Note that the tours are not suitable for disabled people, nor are they recommended for those with impaired mobility or respiratory problems. Children under the age of 8 are not allowed to join these tours - this is the policy of the local authorities in Florence.
HOW YOU'LL GET YOUR TICKETS:
To reserve your tickets for these Vasari Corridor tours, just fill out the booking form, supply us with credit card details, and we'll do the rest. There will be no charge whatsoever until we confirm your reservation. We'll then point you to our secure page, where you can print out your entry voucher. Print it out, take it with you and present it at the pre-arranged meeting point. As simple as that!
A guided tour of the Vasari Corridor, lasting around one and a half hours. Cost includes all entrance tickets as well as the tour itself. Children under the age of 8 may not take part in these tours.
This tour of the Vasari Corridor starts on the Uffizi side of the river, proceeds along the Corridor with a qualified instructor in the History of Art (earphones are provided), and finishes in Piazza Pitti. The tour is conducted in English during the week but in Italian on Sundays.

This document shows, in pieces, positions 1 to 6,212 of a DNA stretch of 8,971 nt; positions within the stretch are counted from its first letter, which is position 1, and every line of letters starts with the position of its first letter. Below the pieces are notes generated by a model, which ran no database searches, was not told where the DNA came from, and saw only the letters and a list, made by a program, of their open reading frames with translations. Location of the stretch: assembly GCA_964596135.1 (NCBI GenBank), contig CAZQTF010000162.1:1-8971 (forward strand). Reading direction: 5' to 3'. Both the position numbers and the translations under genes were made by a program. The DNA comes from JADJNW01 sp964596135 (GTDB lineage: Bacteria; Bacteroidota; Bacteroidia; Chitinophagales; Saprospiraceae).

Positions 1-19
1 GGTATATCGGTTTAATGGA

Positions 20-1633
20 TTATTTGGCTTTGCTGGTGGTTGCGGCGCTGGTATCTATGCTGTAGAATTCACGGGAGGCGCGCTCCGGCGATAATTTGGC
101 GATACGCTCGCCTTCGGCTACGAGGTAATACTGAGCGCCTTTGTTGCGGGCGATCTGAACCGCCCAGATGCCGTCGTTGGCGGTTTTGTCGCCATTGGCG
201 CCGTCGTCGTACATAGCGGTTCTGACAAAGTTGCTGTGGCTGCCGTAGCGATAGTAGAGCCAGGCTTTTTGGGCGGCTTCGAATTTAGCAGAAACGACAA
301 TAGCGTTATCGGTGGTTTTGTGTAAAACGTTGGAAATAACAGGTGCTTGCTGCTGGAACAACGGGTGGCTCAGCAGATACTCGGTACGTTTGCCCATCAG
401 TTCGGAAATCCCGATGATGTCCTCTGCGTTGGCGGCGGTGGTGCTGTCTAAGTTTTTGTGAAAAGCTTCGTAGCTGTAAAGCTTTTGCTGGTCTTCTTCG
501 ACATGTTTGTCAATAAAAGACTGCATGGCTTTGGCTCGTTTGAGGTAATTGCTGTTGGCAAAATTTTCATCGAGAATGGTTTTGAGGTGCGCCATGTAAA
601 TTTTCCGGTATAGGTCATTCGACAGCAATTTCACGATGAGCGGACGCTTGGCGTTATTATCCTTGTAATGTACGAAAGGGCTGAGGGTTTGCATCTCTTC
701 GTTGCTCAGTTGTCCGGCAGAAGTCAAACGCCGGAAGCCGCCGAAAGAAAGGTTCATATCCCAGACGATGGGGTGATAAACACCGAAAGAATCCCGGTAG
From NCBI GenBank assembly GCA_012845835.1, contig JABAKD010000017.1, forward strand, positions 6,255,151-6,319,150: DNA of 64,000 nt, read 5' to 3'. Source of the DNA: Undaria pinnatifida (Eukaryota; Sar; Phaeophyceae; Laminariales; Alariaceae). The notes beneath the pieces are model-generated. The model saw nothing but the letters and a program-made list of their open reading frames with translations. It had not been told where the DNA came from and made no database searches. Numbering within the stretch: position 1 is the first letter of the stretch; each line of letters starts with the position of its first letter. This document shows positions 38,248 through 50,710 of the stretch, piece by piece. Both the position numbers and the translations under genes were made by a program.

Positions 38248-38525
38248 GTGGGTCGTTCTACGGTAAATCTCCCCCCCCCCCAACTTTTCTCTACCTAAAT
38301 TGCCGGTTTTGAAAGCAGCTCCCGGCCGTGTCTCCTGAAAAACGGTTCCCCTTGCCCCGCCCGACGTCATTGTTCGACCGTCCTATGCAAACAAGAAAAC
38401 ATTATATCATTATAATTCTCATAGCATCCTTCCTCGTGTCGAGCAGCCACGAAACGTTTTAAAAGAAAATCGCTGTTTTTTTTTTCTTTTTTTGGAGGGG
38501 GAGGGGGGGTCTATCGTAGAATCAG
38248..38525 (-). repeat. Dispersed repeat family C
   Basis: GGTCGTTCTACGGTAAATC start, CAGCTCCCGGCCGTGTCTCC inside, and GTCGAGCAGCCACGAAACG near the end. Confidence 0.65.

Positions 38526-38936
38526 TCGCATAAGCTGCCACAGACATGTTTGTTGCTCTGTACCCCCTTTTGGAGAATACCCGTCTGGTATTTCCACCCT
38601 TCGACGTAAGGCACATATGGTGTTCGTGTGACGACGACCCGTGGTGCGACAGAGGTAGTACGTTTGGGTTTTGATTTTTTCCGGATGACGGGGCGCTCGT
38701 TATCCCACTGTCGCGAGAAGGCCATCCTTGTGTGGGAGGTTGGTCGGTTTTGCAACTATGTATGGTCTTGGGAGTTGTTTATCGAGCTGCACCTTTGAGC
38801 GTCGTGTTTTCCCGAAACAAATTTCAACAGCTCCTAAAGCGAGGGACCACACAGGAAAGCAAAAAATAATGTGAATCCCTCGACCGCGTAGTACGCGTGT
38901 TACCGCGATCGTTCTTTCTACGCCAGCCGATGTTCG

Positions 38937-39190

A guided tour of the Vasari Corridor, lasting around two hours (1 hour inside the Vasari Corridor). Cost includes all entrance tickets as well as the tour itself. Children under the age of 8 may not take part in these tours.
The tour starts in the Piazza della Signoria, and after an explanation of the artistic history of the square, continues to the Vasari Corridor for an hour, ending in Piazza Pitti.
A guided tour of the Vasari Corridor and the Uffizi Gallery in Florence, lasting around three and a half hours. Cost includes all entrance tickets as well as the tour itself. Children under the age of 8 may not take part in these tours.
After meeting at the Palazzo Pitti, the tour begins with a walk to the Uffizi Gallery, admiring the exterior of the Vasari Corridor along the way. You'll spend about an hour and a half in the Gallery before a half hour coffee break. The tour then proceeds through the Vasari Corridor, admiring the rooms and artworks before finishing back where you started at the Palazzo Pitti.
A guided tour of the Vasari Corridor and the Uffizi Gallery in Florence, lasting around three hours. Cost includes all entrance tickets as well as the tour itself. Children under the age of 8 may not take part in these tours.
The tour lasts around three hours from beginning to end, roughly 75 minutes in the Uffizi Gallery and an hour in the corridor itself. The tour starts on the Uffizi side of the river.
The tour has a 30 minute coffee break between the Uffizi and corridor sections of the tour.